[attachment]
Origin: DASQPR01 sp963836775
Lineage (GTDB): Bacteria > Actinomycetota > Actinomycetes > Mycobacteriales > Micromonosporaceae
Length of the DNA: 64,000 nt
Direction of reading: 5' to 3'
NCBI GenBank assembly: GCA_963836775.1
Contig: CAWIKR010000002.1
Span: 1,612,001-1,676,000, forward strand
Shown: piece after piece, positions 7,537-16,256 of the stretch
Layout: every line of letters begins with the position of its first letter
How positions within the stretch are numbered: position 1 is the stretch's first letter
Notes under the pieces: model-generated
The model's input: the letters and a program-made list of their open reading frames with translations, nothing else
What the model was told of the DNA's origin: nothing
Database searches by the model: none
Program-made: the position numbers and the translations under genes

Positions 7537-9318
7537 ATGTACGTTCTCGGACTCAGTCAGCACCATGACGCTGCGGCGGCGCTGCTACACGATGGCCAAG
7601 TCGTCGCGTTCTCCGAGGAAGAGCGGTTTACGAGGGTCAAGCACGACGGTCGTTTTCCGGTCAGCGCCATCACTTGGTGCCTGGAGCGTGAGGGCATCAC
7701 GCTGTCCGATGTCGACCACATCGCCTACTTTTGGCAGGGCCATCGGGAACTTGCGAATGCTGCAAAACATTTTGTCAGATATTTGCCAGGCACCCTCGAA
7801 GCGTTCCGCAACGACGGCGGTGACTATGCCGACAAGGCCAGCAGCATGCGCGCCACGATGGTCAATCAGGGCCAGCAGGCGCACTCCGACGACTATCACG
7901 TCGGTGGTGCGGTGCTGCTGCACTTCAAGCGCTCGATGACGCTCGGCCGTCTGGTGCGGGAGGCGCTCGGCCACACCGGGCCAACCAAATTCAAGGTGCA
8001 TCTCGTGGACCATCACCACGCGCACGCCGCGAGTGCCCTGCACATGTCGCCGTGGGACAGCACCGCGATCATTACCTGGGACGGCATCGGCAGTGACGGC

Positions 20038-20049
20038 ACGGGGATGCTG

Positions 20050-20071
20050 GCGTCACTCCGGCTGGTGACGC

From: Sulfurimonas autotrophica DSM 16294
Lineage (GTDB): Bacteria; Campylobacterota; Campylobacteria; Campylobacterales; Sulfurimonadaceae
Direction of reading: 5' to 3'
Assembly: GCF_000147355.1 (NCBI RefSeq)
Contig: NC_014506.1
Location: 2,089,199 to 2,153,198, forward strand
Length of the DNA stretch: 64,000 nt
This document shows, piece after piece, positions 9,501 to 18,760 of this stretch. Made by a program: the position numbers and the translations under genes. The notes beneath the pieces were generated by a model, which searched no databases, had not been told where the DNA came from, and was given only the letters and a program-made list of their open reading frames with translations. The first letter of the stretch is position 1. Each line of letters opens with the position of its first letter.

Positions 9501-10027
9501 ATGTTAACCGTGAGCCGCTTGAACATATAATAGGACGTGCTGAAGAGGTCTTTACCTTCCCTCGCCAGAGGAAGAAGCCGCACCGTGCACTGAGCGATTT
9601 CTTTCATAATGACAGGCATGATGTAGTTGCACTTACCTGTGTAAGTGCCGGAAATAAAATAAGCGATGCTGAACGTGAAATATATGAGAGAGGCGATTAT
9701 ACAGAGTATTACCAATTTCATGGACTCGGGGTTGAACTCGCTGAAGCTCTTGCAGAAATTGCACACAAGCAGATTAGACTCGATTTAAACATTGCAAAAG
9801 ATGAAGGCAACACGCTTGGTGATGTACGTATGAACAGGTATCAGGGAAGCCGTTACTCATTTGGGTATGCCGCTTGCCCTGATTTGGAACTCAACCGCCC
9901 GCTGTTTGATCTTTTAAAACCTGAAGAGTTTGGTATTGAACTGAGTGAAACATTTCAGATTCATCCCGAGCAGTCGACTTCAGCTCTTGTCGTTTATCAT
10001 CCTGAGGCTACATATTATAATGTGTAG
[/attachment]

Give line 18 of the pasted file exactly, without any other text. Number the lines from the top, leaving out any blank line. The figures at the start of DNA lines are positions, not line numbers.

7601 TCGTCGCGTTCTCCGAGGAAGAGCGGTTTACGAGGGTCAAGCACGACGGTCGTTTTCCGGTCAGCGCCATCACTTGGTGCCTGGAGCGTGAGGGCATCAC